Eleven of us paddled along the narrow ribbon of dark, calm water near the shore of Knight Island, shepherded by a young woman who, mindful of the seals hauled-out on a ledge a quarter-mile distant, was trying to keep us quiet. As we pulled into the cove where a sandbar bridged the gap between Knight and Mistake Islands, I saw what I thought would be the best landing spot, a small crescent of gravel untouched by the southeast wind funneling between the two islands and over the bar. We were looking for a place to cook breakfast. I hoped that our leader, who’d been taking her turn for the last mile or so, would also recognize the calm spot. The air felt cool and damp, and the breeze added a rawness that might easily induce a hypothermic chill. It was our last day on the water together though, and I felt determined to take a back seat and see what unfolded.
The leader seemed to mull it over and then called to the guy who happened to be in front of the pack. She told him to go ahead and pick a place to land… delegating, but also leaving it to chance. He paddled ahead, and just when I thought he’d land in the windiest spot, paused and headed-in for the calm spot. I doubt that anyone but my co-instructor noticed this tiny victory, but I felt immensely relieved- not just that we would land our kayaks in the lee, but that the group seemed to be learning something, improving. In general, they learned quickly and I often felt impressed when we saw a dramatic increase in abilities or judgment. Recognizing both the existence and the importance of finding a spot out of the wind on a raw, cool day may not sound like a big deal, but the more I teach paddling, the more I realize that I take some of these more subtle skills for granted. And these subtle skills, which are often just the myriad tiny choices we make again and again, all day long, can add-up, not to overdramatize – to life or death.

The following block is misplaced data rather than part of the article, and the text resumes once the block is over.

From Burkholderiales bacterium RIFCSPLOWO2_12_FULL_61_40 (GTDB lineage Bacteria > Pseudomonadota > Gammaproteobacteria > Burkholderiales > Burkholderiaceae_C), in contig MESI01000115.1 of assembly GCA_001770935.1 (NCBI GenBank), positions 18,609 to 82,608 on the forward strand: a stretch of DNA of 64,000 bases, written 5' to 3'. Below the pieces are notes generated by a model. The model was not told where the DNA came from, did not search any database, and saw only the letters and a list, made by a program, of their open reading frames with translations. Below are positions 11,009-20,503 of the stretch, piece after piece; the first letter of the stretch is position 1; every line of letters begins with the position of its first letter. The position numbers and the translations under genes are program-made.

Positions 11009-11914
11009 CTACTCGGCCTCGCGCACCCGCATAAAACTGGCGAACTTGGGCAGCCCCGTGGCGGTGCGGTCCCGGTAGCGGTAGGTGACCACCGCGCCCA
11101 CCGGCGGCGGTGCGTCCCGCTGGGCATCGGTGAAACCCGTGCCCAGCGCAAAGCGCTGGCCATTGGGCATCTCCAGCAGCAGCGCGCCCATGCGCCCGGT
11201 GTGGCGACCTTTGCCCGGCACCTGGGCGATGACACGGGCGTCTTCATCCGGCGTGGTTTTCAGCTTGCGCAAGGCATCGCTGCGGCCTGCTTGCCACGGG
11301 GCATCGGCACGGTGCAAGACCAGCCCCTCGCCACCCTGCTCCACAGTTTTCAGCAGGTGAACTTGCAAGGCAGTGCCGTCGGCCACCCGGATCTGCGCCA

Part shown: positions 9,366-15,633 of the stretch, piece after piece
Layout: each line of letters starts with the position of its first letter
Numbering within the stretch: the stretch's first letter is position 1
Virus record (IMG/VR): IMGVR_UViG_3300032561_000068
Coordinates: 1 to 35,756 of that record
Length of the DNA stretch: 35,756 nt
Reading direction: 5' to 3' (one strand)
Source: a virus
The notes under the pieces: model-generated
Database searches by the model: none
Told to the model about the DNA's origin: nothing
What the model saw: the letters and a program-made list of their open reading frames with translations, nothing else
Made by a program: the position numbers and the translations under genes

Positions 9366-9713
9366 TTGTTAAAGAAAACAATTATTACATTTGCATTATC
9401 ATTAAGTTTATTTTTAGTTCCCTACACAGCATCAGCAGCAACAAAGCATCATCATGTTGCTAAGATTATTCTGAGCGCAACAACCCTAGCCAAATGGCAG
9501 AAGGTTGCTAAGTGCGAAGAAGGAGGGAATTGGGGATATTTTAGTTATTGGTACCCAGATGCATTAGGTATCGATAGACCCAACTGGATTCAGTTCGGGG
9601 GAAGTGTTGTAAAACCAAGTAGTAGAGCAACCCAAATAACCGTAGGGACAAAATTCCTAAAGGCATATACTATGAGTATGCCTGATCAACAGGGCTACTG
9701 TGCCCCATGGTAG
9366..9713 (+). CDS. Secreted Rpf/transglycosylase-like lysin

We were on the third morning of a camping trip in the Jonesport – Great Wass archipelago. We’d been camping on private islands that the company had permission to use, but for our last morning, the group had decided to start the day with hot drinks and save breakfast for a more picturesque spot. This seemed a good idea to me. So much of what we did out there felt like work – training for a job these new guides would soon be doing. I hoped they would experience some of the joy of discovery that many of us feel while paddling, that thrill of finding our way among new shores to find places with an otherworldly feel. It’s that joy, I think, that fuels our desire to take it seriously, to invest in learning and improving.
Moose Peak Lighthouse, our goal for the morning, and what would undoubtedly be the visual highlight of the trip, beckoned, down at the south end of the island, a reward of sorts.
After we get accustomed to our own paddling process, it’s easy to take for granted all the things we learn to do in a particular way. Like whether or not we fling our paddle up on the beach like we’re ridding ourselves of something we’ll no longer need, now that we’re on land. Or whether we drag boats over the rocks and barnacles or if we carry them. Do we take our paddle apart and tuck it inside the cockpit where it won’t float or blow away or get stepped-on? Do we set-up the cook stove at the top of a sandbar where it is subject to the wind we were trying to avoid, or do we find a spot lower down? Do we dress for the water temperature or do we paddle in shorts and a t-shirt? Do we stroll bare-footed on a remote shore that bristles with sharp-edged shells, broken glass, urchin spines and barnacles? Do we put-on a warm hat and an extra layer when we stop for a break on a cool, blustery day?